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Increased tumour cell PD-L1 expression, macrophage and dendritic cell infiltration characterise the tumour microenvironment of ulcerated primary melanomas


Koelblinger, P; Emberger, M; Drach, M; Cheng, PF; Lang, R; Levesque, MP; Bauer, JW; Dummer, R (2019). Increased tumour cell PD-L1 expression, macrophage and dendritic cell infiltration characterise the tumour microenvironment of ulcerated primary melanomas. Journal of the European Academy of Dermatology and Venerology, 33(4):667-675.

Abstract

BACKGROUND:

Primary melanoma ulceration is an unfavourable prognostic factor included in current staging systems. Yet, the immunological and molecular alterations responsible for this adverse outcome have not been fully elucidated.

OBJECTIVES:

We aimed to identify immunological differences between ulcerated and non-ulcerated primary melanomas concerning both innate and adaptive immunity and to correlate these with clinical outcome.

METHODS:

Formalin-fixed paraffin-embedded primary melanomas from 112 patients (pts) were analysed by immunohistochemistry. The expression of various markers identifying tumour-infiltrating lymphocytes, macrophages and dendritic cells was evaluated semi-quantitatively by three independent investigators. Tumour-cell expression of programmed-death ligand 1 (PD-L1), transporter of antigen-processing 1 and the MxA protein was also analysed.

RESULTS:

Recurrence occurred in 21/56 pts (37.5%) with ulcerated vs. 14/56 pts (25.0%) with non-ulcerated tumours (p=0.15). Tumour ulceration was associated with more frequent development of brain metastasis (17.6 versus 3.6% of pts, p =0.015). Immunohistochemistry showed an association of ulceration with the presence of intratumoural CD68+ macrophages (p=0.028) as well as with increased numbers of intratumoural CD11c+ dendritic cells (p=0.014) and CD163+ macrophages (p=0.001). PD-L1 positivity (expression in >1% of tumour cells) was more frequent in ulcerated than non-ulcerated tumours (40 (72.7%) vs. 25 (44.6%), p=0.003). A positive correlation between intratumoural CD11c+ (Spearman's correlation coefficient ρ: 0.42) and CD163+ (ρ: 0.31) cell count and frequency of tumour cell PD-L1 expression was detected.

CONCLUSIONS:

Our results confirm the adverse clinical outcome associated with primary melanoma ulceration, particularly concerning the risk of recurrence and subsequent development of brain metastases. The observed immunological differences suggest a conceivable role of increased intratumoural macrophage and dendritic cell counts associated with enhanced tumour cell PD-L1 expression potentially contributing to the immunosuppressive, growth-promoting microenvironment of ulcerated primary melanomas.

Abstract

BACKGROUND:

Primary melanoma ulceration is an unfavourable prognostic factor included in current staging systems. Yet, the immunological and molecular alterations responsible for this adverse outcome have not been fully elucidated.

OBJECTIVES:

We aimed to identify immunological differences between ulcerated and non-ulcerated primary melanomas concerning both innate and adaptive immunity and to correlate these with clinical outcome.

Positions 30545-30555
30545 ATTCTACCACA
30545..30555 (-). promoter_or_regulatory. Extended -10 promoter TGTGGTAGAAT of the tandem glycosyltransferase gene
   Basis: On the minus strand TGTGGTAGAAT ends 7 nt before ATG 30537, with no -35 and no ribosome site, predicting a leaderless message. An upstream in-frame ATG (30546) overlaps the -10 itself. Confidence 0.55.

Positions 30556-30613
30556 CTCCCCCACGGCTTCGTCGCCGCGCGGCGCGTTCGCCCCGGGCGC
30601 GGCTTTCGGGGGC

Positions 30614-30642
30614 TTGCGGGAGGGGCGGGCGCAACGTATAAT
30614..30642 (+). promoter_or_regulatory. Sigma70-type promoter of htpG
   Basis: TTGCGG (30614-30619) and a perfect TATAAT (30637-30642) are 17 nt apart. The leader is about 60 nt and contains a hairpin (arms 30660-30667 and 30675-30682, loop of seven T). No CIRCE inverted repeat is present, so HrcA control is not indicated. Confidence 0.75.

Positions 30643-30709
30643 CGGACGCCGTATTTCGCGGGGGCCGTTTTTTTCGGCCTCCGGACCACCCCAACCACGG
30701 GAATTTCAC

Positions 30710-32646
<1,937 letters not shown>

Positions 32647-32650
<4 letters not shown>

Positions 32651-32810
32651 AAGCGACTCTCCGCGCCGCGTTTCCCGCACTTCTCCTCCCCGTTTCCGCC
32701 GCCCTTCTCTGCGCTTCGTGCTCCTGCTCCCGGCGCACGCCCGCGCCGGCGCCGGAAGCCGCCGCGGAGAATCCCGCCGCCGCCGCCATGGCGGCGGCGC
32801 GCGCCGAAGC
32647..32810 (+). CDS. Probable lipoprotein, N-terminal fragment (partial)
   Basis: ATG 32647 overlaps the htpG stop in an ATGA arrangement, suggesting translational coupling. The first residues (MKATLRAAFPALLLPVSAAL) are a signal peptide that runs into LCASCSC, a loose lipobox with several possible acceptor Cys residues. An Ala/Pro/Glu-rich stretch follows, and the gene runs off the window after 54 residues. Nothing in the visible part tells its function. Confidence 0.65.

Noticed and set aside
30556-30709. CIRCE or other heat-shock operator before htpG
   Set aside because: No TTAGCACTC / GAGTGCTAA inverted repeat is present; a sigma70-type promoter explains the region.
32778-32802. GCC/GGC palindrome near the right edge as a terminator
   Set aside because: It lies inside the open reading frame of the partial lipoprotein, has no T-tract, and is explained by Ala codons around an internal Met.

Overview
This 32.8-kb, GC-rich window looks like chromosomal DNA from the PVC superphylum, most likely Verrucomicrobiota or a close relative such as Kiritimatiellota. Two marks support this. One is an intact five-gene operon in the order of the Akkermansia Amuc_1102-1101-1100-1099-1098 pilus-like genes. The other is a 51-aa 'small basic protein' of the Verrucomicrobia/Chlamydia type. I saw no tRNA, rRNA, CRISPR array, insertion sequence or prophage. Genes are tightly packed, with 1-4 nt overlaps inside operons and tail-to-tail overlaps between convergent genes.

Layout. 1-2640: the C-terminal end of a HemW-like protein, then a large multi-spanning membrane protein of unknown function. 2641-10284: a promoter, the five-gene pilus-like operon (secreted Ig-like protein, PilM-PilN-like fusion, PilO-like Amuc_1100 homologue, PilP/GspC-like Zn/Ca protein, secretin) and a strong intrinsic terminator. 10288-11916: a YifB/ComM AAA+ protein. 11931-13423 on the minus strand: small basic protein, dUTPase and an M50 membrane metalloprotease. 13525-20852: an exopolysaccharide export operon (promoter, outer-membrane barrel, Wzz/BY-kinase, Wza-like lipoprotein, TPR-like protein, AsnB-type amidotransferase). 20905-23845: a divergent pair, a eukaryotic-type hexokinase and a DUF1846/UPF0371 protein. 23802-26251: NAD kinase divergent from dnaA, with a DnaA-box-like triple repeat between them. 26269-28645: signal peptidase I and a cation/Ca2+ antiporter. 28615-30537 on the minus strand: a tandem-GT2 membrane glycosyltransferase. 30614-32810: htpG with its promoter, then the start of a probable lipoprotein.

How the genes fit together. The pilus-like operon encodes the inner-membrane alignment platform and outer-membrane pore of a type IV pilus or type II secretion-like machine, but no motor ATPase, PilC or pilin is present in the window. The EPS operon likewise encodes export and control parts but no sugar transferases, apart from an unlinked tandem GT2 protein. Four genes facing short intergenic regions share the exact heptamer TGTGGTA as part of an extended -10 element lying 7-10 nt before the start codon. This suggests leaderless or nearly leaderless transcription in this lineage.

METHODS:

Formalin-fixed paraffin-embedded primary melanomas from 112 patients (pts) were analysed by immunohistochemistry. The expression of various markers identifying tumour-infiltrating lymphocytes, macrophages and dendritic cells was evaluated semi-quantitatively by three independent investigators. Tumour-cell expression of programmed-death ligand 1 (PD-L1), transporter of antigen-processing 1 and the MxA protein was also analysed.

RESULTS:

Recurrence occurred in 21/56 pts (37.5%) with ulcerated vs. 14/56 pts (25.0%) with non-ulcerated tumours (p=0.15). Tumour ulceration was associated with more frequent development of brain metastasis (17.6 versus 3.6% of pts, p =0.015). Immunohistochemistry showed an association of ulceration with the presence of intratumoural CD68+ macrophages (p=0.028) as well as with increased numbers of intratumoural CD11c+ dendritic cells (p=0.014) and CD163+ macrophages (p=0.001). PD-L1 positivity (expression in >1% of tumour cells) was more frequent in ulcerated than non-ulcerated tumours (40 (72.7%) vs. 25 (44.6%), p=0.003). A positive correlation between intratumoural CD11c+ (Spearman's correlation coefficient ρ: 0.42) and CD163+ (ρ: 0.31) cell count and frequency of tumour cell PD-L1 expression was detected.

CONCLUSIONS:

Our results confirm the adverse clinical outcome associated with primary melanoma ulceration, particularly concerning the risk of recurrence and subsequent development of brain metastases. The observed immunological differences suggest a conceivable role of increased intratumoural macrophage and dendritic cell counts associated with enhanced tumour cell PD-L1 expression potentially contributing to the immunosuppressive, growth-promoting microenvironment of ulcerated primary melanomas.

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Additional indexing

Item Type:Journal Article, refereed, original work
Communities & Collections:04 Faculty of Medicine > University Hospital Zurich > Dermatology Clinic
Dewey Decimal Classification:610 Medicine & health
Uncontrolled Keywords:Infectious Diseases, Dermatology
Language:English
Date:1 April 2019
Deposited On:27 Nov 2018 10:28
Last Modified:30 Mar 2019 02:02
Publisher:Wiley-Blackwell Publishing, Inc.
ISSN:0926-9959
OA Status:Closed
Publisher DOI:https://doi.org/10.1111/jdv.15302
PubMed ID:30357969

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